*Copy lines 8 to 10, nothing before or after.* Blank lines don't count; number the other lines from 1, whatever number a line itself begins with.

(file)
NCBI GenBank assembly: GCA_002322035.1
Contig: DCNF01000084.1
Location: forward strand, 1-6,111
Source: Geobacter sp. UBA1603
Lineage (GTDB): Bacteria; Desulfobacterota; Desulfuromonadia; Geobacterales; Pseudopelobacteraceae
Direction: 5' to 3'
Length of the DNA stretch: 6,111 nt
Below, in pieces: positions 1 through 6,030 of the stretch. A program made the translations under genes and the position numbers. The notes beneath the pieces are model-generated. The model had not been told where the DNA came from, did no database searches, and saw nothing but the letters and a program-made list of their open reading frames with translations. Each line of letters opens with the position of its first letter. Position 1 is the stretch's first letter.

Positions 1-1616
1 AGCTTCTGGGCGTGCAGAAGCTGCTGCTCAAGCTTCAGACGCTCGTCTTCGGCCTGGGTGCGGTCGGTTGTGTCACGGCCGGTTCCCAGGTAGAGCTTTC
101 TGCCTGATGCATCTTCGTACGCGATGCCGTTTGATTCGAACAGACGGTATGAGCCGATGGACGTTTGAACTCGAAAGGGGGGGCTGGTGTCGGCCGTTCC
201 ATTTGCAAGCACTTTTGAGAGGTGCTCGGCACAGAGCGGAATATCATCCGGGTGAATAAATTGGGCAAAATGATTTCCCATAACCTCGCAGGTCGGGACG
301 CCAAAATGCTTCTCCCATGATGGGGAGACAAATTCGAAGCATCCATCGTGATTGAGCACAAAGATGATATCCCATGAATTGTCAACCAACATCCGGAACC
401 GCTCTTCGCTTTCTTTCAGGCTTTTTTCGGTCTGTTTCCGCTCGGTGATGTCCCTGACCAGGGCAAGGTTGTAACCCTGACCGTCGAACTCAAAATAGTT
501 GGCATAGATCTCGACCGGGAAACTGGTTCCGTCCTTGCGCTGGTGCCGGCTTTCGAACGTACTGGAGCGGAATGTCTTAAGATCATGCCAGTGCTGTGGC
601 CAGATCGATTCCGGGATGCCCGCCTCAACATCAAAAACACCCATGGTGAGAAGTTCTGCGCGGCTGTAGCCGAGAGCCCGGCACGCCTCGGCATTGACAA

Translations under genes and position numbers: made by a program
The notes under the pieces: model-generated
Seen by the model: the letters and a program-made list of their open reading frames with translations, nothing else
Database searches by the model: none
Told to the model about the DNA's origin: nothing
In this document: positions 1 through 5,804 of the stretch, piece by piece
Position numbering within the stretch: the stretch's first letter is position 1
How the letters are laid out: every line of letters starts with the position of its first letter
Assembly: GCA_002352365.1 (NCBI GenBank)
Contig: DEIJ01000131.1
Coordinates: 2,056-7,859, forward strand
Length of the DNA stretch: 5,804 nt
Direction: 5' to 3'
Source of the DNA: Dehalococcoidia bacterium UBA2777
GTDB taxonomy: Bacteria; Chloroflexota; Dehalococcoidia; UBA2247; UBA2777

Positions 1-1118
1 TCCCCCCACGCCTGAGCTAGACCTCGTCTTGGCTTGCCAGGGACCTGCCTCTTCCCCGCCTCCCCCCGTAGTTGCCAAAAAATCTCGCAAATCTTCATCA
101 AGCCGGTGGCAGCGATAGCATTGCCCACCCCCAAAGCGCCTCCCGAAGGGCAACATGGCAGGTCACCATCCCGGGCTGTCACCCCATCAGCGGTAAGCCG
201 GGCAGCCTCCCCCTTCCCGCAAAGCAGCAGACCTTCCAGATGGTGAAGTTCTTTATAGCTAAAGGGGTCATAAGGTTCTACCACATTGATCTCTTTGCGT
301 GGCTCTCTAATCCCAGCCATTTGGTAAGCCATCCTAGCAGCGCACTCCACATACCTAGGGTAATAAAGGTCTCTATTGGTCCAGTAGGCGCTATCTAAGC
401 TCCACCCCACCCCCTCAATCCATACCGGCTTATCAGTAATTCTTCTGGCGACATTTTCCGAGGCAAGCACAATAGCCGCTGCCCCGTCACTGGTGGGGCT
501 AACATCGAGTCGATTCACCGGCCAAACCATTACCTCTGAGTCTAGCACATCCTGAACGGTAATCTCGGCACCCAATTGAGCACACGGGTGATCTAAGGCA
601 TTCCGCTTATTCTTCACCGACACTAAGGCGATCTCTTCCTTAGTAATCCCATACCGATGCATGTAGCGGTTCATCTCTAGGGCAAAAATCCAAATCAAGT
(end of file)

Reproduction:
Below, in pieces: positions 1 through 6,030 of the stretch. A program made the translations under genes and the position numbers. The notes beneath the pieces are model-generated. The model had not been told where the DNA came from, did no database searches, and saw nothing but the letters and a program-made list of their open reading frames with translations. Each line of letters opens with the position of its first letter. Position 1 is the stretch's first letter.

Positions 1-1616
1 AGCTTCTGGGCGTGCAGAAGCTGCTGCTCAAGCTTCAGACGCTCGTCTTCGGCCTGGGTGCGGTCGGTTGTGTCACGGCCGGTTCCCAGGTAGAGCTTTC